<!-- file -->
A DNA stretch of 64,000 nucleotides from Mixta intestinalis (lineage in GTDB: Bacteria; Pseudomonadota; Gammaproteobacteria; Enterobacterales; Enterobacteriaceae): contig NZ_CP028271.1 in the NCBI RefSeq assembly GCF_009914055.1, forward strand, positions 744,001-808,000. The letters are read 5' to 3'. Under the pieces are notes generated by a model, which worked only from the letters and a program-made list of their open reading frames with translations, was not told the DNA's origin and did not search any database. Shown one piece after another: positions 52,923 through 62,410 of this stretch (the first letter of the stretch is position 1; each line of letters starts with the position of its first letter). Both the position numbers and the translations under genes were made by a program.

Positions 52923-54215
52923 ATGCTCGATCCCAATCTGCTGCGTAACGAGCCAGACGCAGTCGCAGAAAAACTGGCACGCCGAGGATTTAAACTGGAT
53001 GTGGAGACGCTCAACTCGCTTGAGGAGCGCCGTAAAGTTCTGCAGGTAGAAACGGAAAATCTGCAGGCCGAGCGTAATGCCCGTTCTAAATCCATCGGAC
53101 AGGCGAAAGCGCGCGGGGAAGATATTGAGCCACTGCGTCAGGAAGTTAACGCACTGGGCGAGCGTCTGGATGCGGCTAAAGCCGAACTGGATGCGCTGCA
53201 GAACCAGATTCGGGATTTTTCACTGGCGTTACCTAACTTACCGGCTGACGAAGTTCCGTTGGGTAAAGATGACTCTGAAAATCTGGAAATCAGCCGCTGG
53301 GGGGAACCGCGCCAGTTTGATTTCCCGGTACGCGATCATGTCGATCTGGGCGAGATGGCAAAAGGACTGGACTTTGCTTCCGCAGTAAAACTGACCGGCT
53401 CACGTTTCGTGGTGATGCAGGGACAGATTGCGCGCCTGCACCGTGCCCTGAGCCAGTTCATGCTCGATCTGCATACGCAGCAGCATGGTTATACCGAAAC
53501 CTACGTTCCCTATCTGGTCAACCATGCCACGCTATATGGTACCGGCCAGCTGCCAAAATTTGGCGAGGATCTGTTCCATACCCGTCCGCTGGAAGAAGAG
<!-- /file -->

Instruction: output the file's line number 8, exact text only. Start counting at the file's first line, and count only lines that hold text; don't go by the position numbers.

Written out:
53401 CACGTTTCGTGGTGATGCAGGGACAGATTGCGCGCCTGCACCGTGCCCTGAGCCAGTTCATGCTCGATCTGCATACGCAGCAGCATGGTTATACCGAAAC